Japanese Official Sees Economic Recovery Continuing

Economic and fiscal policy minister said deteriorating business sentiment was caused by weak capital investment by non-manufacturers and possibly weather.

TOKYO (Kyodo) — Economic and fiscal policy minister Hiroko Ota said Tuesday she believes a recovery trend in Japan's economy hasn’t changed significantly, despite some weak indicators released Monday.
''Although we saw some weak indicators recently, I expect a basic recovery trend in the economy will continue,'' Ota said at a press conference following Monday's release of the revised April-June gross domestic product data and a business confidence survey.
Japan's economy shrank an annualized real 1.2 percent in the second quarter of 2007, revised downward from an initially reported 0.5 percent expansion and marking the largest contraction in over four years.
Business confidence among so-called ''economy watchers'' or workers with jobs sensitive to economic trends in Japan dropped in August for the fifth straight monthly decline to hit the lowest level in more than four years.
Ota said the GDP contraction was caused mainly by weak capital investment by non-manufacturers and that the downward movement ''may be temporary.''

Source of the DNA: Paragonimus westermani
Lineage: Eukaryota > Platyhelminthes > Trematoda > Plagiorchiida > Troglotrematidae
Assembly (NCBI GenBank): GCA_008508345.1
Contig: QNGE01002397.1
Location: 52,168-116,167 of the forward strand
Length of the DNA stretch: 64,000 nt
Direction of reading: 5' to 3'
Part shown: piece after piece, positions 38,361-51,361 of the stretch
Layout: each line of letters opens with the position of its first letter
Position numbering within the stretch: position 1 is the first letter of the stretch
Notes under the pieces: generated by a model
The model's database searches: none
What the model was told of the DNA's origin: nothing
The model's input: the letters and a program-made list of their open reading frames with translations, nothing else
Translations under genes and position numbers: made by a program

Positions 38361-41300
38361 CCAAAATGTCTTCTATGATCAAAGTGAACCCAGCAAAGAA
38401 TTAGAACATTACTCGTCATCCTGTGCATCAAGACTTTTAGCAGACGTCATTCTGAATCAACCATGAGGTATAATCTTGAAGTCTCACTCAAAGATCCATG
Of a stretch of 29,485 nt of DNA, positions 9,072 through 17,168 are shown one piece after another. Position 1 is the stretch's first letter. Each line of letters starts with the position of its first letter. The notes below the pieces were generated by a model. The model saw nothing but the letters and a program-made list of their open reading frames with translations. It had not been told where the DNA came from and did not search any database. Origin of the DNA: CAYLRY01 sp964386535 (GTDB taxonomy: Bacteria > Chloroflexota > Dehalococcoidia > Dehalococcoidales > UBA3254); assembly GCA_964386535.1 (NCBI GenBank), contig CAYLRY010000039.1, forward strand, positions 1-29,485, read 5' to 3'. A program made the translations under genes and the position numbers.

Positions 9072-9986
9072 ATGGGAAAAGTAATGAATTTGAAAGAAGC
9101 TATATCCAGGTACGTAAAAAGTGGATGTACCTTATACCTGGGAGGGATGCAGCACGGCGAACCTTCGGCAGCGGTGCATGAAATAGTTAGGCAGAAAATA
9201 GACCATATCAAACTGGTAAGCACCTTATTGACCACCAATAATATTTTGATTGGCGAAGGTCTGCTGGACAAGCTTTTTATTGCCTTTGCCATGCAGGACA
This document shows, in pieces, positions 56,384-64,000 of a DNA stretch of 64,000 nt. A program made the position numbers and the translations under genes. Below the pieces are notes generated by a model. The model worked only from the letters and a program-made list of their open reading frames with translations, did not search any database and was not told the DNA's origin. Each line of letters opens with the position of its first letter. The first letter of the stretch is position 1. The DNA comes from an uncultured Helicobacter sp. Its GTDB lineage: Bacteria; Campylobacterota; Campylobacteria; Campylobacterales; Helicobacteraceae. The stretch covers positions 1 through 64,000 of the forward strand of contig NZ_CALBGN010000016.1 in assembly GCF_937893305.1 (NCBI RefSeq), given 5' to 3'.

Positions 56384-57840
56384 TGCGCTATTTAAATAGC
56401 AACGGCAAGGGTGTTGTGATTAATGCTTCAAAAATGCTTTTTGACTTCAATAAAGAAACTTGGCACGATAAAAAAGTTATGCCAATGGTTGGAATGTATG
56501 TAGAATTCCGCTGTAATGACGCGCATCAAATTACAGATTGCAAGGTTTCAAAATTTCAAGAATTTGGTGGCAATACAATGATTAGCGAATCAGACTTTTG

The Bank of Japan's latest quarterly Tankan business confidence survey, released early in July, has shown companies' capital spending plans are brisk, and July machinery orders data released earlier Tuesday also indicated robust spending by both manufacturers and nonmanufacturers, Ota said.
Japan's core private-sector machinery orders, considered a leading indicator of corporate capital spending six to nine months ahead, posted their largest growth in July in nearly four years.
As for consumption, Ota said she is ''worried'' about a deteriorating business sentiment as shown in the economy watchers' survey, but stressed that personal spending ''may have been affected by weather factors.''
''I believe consumption has been picking up, but it's still weak enough to be influenced by weather conditions,'' she said.
Ota said production has been weak in Japan, but that she believes output has ''rather hit the bottom'' when repercussions from the major earthquake that hit Niigata Prefecture on July 16 are excluded.
She said inventory adjustments in information technology-related sectors have progressed and production of electric parts and devices has been strong.
On the U.S. economy, Ota said the country's latest payroll data were unexpectedly weak but that capital spending has been firm.
The subprime loan problem has not seriously damaged the U.S. real economy yet, but situations need careful monitoring because firm employment had supported the country's private consumption, she added.
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